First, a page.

Ultrastructure of Silica Deposits in Higher Plants

  • A. G. Sangster
  • D. W. Parry


The element silicon enters plants as a component of water-soluble monosilicic acid, Si(OH)4 (Barber and Shone, 1966), which is transported subsequently through the root, stem, and leaves. In any of these organs, polymerization to the solid, hydrated oxide SiO2 · nH2O, known as opaline silica or as silica gel (Kaufman et al, 1970), may occur at tissue sites, frequently in close proximity to the transpiration stream (Frey-Wyssling, 1930) in diverse groups of vascular plants ranging from the horsetails, representing the Pteridophyta, to many families of flowering plants in the Spermatophyta. This chapter includes a selective review of the literature on silicification emphasizing anatomical and ultrastructural aspects of the process.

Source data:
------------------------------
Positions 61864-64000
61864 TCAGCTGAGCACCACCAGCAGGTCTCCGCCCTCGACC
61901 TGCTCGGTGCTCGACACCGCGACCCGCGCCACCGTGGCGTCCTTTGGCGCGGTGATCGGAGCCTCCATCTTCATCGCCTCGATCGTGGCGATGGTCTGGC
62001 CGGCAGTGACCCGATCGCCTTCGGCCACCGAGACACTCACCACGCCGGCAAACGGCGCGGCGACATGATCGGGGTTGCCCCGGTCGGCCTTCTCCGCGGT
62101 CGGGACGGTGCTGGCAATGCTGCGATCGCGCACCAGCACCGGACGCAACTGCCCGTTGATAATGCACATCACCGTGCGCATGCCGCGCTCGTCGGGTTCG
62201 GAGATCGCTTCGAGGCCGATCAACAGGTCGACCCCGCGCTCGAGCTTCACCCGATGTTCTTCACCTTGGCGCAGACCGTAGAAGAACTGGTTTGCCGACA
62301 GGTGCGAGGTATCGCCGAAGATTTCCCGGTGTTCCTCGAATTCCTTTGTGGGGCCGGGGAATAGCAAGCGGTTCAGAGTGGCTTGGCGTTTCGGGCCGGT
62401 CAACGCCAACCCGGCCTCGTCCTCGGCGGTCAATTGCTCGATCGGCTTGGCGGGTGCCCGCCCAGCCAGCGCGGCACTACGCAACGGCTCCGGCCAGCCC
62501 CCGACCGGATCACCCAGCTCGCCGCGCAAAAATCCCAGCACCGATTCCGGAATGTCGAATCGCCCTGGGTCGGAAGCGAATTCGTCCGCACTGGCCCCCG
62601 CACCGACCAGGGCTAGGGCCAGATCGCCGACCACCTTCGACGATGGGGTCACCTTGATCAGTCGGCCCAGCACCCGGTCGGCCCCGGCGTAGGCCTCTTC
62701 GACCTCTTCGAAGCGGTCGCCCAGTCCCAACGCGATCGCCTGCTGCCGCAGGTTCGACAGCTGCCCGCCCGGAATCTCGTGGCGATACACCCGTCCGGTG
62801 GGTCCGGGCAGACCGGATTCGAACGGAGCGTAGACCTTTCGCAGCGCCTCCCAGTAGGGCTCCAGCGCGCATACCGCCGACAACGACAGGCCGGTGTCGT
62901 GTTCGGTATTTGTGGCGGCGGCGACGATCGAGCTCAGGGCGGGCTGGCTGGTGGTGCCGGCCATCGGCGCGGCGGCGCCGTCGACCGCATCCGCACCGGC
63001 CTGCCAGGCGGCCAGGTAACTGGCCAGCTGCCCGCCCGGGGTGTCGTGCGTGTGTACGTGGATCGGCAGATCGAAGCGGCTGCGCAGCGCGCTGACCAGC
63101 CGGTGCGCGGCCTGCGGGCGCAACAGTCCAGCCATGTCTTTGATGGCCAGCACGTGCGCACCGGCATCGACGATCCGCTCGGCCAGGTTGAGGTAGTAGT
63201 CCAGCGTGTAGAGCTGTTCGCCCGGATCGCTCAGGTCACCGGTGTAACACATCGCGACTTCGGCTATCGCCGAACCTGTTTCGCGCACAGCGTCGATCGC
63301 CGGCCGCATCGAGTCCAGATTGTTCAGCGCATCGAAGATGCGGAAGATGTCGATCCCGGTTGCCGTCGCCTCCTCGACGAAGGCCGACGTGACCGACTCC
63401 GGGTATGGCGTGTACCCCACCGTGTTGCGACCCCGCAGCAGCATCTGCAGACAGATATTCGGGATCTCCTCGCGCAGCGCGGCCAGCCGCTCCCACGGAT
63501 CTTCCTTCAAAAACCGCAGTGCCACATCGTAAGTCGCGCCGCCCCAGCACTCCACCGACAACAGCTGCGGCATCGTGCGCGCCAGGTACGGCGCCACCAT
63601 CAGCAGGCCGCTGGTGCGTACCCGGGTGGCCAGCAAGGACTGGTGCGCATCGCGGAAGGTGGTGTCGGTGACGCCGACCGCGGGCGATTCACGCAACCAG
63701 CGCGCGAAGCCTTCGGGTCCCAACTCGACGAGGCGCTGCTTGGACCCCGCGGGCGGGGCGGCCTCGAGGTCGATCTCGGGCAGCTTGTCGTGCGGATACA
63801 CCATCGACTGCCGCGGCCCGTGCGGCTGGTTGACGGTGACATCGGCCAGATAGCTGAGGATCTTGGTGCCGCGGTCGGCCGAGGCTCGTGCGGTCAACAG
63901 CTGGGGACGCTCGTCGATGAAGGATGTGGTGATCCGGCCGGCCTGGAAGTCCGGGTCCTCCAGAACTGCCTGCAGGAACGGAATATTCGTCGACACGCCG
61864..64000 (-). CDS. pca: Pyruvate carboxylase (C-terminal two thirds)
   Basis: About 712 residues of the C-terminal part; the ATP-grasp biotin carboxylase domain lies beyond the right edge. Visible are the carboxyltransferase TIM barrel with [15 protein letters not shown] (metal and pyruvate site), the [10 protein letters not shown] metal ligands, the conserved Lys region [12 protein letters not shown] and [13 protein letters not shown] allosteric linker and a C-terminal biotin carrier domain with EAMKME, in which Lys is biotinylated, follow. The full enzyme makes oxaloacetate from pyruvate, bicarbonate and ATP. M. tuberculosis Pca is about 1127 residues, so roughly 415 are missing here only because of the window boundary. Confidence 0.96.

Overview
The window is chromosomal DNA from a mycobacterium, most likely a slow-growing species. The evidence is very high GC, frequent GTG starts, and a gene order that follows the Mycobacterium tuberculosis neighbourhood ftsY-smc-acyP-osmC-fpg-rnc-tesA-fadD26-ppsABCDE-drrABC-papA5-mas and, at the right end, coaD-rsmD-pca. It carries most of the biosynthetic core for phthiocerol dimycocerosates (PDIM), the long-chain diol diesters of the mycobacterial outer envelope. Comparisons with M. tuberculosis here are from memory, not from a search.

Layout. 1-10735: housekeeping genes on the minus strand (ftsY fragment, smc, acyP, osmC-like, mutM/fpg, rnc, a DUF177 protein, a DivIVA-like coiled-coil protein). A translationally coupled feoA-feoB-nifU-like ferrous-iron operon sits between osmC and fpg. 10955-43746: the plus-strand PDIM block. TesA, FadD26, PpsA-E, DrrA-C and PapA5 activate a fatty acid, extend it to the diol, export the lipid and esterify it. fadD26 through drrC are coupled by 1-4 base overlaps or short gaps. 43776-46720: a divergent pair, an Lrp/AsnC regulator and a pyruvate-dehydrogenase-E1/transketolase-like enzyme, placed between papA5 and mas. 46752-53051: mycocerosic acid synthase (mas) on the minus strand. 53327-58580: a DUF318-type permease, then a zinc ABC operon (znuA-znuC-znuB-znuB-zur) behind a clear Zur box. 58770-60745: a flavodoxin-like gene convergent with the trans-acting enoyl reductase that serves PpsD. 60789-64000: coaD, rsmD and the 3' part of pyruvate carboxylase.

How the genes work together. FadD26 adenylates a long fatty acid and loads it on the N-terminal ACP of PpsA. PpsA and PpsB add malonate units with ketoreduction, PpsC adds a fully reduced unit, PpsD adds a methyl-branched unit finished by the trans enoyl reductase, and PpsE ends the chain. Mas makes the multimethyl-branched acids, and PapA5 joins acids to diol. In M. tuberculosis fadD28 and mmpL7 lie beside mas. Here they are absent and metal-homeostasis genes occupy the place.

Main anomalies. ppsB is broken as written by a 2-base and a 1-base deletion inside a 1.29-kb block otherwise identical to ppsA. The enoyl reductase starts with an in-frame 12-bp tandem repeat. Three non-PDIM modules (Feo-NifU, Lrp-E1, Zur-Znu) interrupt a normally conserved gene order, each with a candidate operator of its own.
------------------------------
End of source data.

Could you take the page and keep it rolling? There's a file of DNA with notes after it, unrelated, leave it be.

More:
Panicum Virgatum Intercellular Space Silicic Acid Seminal Root Tangential Wall 
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© Springer-Verlag New York, Inc. 1981

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  • A. G. Sangster
  • D. W. Parry

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